Against the tide: How capital liquidity could leak away
Continuing high levels of capital liquidity rest on flows from securitization and derivatives, and from dollar dominance in international trade. Neither source is immune to a violent adjustment.
Why are global bond yields so low, despite the fact that central banks everywhere are increasing interest rates? Why does the dollar stay stable when the US is running a huge external payments deficit?
I have argued in previous columns that the main reason why global bond yields have not risen in parallel with interest rate increases is because there has been a glut of new sources of liquidity outside traditional monetary aggregates: namely securitized debt and the huge derivatives market. This liquidity has absorbed much of the impact of rising short-term interest rates. Thus the cost of long-term capital has remained low.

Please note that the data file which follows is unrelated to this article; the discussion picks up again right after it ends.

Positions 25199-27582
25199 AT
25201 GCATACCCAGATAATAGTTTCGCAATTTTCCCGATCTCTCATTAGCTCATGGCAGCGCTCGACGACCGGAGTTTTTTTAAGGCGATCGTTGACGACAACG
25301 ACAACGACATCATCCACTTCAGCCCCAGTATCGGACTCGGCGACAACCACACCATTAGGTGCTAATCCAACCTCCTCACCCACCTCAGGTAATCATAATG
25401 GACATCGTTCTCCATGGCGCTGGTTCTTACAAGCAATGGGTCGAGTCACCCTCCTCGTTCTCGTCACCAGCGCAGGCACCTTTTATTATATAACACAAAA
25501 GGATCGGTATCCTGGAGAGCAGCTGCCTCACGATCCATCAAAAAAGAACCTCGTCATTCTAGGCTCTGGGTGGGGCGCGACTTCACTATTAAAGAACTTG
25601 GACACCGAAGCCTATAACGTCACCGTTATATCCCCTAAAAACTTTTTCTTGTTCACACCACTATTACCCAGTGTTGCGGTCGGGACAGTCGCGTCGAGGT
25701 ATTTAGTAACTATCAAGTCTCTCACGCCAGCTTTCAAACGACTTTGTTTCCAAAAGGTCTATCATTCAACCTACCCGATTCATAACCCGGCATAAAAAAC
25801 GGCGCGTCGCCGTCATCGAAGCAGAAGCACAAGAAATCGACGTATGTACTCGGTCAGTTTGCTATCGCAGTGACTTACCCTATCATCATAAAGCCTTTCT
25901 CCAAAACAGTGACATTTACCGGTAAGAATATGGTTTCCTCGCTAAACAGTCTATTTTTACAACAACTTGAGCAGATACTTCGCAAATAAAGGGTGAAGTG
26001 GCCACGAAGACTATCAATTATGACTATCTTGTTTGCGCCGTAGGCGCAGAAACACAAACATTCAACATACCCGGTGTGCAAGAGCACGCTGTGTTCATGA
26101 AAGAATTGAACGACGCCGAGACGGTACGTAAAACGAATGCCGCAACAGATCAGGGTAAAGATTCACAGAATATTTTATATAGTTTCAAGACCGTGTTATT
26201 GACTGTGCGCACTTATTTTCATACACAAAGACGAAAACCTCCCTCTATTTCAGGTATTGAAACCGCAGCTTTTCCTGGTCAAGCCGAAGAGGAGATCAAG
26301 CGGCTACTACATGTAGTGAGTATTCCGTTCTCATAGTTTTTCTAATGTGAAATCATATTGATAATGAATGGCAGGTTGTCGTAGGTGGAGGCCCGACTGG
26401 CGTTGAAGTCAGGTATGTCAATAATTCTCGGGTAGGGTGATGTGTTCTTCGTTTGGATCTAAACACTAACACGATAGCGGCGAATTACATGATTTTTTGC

It is a key phenomenon of the past decade that the quantity and price of money are no longer controlled by central banks. Central bank-dictated reserve ratios no longer set the credit multiplier. So increases in policy rates have not affected the cost of capital.
|The currency accelerator|
|Source: IMF, WTO, Independent Strategy|
This new form of liquidity has sustained financial markets but it also brings increased risk.